Carolina wrens prefer ‘up and under’

Carolina wren
By The Lilac Breasted Roller (originally posted to Flickr as Carolina Wren) [CC BY 2.0 (], via Wikimedia Commons

Since the beginning of March, dawn’s first rays of sunlight have been accompanied by loud, ringing, musical whistles.

It’s the voice of a male Carolina wren, and it’s a reliable harbinger of spring.

Singing songbirds

Often the sound is a series of triplets – “Tea kettle! Tea kettle! Tea kettle!” or “Chirpity, chirpity, chirpity!.”

Though most songbirds begin nesting between mid-April to early May, Carolina wrens like to get a head start. By beginning early, they can raise as many as three broods before the end of the summer.

Carolina wrens measure about 5.5 inches long, and compared to the smaller, mousy brown, migratory house wrens that will return in early May, they are handsome — chestnut above, cinnamon below, with a prominent white eye stripe.

They spend most of their time in dense vegetation and are more often heard than seen. But they are common around homes and commonly explore sheds, barns and open garages.

Unusual nest sites

Though classified as cavity-nesters, Carolina wrens usually forsake tree cavities and nest boxes in favor of more unusual nest sites. In more than 30 years, I’ve never found a Carolina wren nest in a traditional bluebird style nest box.

Over the years, I’ve found their nests in mailboxes, cans of nails, empty cardboard boxes, old boots, hanging plants and clothes pin bags. A few years ago they used a one-gallon plastic bucket hanging from a hook on the back porch. Covered from above by the porch roof, it was completely protected from the weather.

Just this week I found the first two Carolina wren nests of the season on either side of a shared wall separating two outside sheds. Though the nests were just inches apart, the wall served as a visual barrier that kept the pairs from squabbling.

First eggs of season

The female Carolina wren usually lays her first egg in mid-March, several weeks before I find the first bluebird eggs of the season.

The nest is loosely constructed and large enough to fill the selected space. Materials may include twigs, grass, strips of barks, dead leaves, moss, hair, feathers, and sometimes even bits of paper, plastic, string, and shed snakeskins.

Building the nest

Typically the nest is domed with an entrance on the side. Both sexes help build the nest, but the male does most of the work. That seems fair because only the female incubates the four or five eggs for about 14 days.

Male feeds the female

Meanwhile, the male defends the territory, which may range from two to ten acres, and brings food to the nest for his mate.

Carolina wrens prefer live food and are great to have around the garden. They eat a variety of insects, caterpillars and egg cases. When I offer mealworms, they gobble them up, and though their decurved bill is adapted for handling live prey, they also happily eat suet, sunflower kernels and shelled nuts.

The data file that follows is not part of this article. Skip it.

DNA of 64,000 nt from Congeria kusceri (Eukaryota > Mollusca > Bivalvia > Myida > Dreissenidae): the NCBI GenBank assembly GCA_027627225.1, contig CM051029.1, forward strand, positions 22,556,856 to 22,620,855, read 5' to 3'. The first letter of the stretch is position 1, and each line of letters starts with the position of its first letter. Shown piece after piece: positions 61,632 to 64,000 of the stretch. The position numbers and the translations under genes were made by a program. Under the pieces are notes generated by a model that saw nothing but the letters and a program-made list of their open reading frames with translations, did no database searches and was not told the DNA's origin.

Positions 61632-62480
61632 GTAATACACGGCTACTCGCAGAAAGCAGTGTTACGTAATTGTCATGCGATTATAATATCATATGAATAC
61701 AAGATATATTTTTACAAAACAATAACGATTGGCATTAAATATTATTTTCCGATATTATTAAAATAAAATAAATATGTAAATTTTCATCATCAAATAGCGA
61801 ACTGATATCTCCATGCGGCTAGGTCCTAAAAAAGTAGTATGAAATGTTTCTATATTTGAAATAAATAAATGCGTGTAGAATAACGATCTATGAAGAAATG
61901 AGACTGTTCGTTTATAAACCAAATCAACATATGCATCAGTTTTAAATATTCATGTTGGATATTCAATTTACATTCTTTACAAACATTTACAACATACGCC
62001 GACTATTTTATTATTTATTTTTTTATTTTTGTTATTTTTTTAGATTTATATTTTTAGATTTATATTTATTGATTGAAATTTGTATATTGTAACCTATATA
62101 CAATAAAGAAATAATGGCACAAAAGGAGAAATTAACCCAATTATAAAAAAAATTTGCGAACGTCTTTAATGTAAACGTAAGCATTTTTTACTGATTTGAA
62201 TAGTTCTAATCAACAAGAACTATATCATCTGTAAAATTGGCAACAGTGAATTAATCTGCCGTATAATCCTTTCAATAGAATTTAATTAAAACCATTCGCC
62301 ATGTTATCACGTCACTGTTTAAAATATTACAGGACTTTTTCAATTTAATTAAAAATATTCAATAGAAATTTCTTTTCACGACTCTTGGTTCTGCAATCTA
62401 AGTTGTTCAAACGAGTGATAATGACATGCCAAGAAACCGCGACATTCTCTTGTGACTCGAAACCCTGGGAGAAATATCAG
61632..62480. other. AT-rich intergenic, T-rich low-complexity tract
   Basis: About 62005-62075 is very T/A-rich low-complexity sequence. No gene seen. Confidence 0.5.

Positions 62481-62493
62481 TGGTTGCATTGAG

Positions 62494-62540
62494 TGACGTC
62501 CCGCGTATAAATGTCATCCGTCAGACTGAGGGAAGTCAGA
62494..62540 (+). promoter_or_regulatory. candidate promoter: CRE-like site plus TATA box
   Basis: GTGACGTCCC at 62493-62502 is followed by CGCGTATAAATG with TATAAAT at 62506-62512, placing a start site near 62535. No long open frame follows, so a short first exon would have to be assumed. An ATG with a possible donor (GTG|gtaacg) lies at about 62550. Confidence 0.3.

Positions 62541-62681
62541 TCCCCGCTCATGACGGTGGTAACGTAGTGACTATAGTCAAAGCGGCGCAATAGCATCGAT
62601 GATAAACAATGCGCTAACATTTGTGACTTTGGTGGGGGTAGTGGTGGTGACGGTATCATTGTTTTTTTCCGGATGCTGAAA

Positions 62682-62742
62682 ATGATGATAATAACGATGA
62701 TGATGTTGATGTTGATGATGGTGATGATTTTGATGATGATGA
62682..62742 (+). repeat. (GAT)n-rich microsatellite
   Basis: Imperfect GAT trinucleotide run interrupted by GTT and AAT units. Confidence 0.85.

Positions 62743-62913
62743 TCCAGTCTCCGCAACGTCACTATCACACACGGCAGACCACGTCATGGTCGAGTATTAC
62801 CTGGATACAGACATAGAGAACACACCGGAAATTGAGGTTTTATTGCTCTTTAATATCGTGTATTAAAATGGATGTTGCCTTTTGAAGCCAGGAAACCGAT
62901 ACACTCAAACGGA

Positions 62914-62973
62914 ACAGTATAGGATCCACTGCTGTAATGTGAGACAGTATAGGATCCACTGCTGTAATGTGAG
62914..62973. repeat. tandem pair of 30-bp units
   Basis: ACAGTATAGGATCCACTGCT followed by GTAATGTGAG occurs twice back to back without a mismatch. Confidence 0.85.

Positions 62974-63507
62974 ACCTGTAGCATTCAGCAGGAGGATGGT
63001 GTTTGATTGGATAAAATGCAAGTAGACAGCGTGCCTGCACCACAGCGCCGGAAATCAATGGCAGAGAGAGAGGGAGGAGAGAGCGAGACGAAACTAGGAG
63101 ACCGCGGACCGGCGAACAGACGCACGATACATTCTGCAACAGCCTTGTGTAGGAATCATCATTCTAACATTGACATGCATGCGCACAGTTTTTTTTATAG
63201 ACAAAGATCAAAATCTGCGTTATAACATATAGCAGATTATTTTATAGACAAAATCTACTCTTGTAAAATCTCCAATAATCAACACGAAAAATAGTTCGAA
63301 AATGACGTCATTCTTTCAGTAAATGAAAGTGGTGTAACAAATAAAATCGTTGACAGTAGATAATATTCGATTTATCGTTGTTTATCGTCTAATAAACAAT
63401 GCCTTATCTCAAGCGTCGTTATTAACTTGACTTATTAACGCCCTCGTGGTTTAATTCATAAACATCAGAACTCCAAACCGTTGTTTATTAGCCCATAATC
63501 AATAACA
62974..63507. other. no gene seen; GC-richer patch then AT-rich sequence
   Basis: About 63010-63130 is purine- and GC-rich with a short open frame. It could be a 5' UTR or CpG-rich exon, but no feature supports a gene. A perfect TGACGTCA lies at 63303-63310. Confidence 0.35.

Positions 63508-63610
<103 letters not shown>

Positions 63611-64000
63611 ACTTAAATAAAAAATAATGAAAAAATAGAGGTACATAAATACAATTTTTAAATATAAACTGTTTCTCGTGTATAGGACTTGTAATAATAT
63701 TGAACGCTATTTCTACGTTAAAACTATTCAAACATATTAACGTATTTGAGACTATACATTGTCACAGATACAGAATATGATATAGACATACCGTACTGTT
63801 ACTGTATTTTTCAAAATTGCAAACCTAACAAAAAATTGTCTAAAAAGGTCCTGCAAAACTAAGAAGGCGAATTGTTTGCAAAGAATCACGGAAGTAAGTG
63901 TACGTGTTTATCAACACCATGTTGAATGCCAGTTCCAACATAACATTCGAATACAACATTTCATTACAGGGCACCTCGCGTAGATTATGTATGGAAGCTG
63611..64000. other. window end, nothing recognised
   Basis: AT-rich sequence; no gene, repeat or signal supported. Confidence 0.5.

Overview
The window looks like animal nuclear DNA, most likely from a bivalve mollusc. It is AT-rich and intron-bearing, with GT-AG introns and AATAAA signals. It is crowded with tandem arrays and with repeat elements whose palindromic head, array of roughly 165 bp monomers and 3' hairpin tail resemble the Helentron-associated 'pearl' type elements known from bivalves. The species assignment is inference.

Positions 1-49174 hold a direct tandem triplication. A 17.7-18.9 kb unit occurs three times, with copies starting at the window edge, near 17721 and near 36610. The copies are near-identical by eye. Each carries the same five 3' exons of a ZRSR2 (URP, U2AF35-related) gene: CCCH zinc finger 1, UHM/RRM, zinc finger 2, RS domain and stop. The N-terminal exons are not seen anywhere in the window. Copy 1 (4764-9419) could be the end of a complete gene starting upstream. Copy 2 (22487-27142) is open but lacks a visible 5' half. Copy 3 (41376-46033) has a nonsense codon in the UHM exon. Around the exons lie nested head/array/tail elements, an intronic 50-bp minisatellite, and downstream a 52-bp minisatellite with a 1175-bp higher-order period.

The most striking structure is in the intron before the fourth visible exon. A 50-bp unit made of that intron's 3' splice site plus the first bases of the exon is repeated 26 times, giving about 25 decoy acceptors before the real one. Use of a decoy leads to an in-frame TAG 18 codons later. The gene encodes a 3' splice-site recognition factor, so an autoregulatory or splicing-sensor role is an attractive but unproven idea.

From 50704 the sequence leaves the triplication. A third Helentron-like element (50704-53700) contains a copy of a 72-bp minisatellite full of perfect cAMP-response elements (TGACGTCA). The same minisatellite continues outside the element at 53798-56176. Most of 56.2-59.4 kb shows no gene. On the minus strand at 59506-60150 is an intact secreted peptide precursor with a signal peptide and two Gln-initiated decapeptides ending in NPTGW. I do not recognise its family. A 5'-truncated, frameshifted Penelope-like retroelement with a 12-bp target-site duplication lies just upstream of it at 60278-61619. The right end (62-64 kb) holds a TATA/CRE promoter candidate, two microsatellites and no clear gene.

The cavity

Though Carolina wrens eschew traditional nest boxes, they are easily coaxed into a simple box that takes advantage of this wren’s loose definition of a cavity.

Bob Orthwien, a birder from Columbus, Ohio, came up with this design years ago, and I’ve been using it ever since. The Orthwein Carolina wren box can be made with any type of wood except treated lumber. A one by four pine board, half-inch exterior plywood or suitably sized scrap lumber works well.

Size is not important

Size is not critical because wrens fill the space available, but the interior dimensions should be no smaller than six inches wide by four inches deep by six inches high. The front is a piece of wood half the height of the sides, so the entrance to the box is a wide slot on the top half of the front. The best place to hang a Carolina wren box is “up and under.”


Boxes placed under a porch roof, deck or in outdoor sheds offer excellent protection from wind and rain and are almost irresistible. And though Carolina wrens will use boxes placed close to the ground, I prefer to hang them five to eight feet above the ground. Boxes near ground level suffer higher rates of predation. A nest box should never become a predator feeder.


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Scott Shalaway, who holds a Ph.D. in wildlife ecology from Michigan State University, writes from his home in rural West Virginia. A former faculty member at Oklahoma State University and the University of Oklahoma Biological Station, he has been writing a weekly nature column for newspapers and freelancing for magazines since 1986. He can be heard on Birds & Nature from 3-4 p.m. Sunday afternoons on 620 KHB Radio, Pittsburgh, or live online anywhere at, or on the Tune-In radio app. Visit his website at or contact him directly at or 2222 Fish Ridge Road, Cameron, WV 26033.


  1. Scott Thank you for such a well written article!And I also have many boxes on my property and never had a Carolina wren nest in one. I have had them nest in my hanging flower baskets which I didn’t mind at all because I really enjoy them now if I can only get rid of the house wrens that cause a lot of disruption on my property I would be thrilled!


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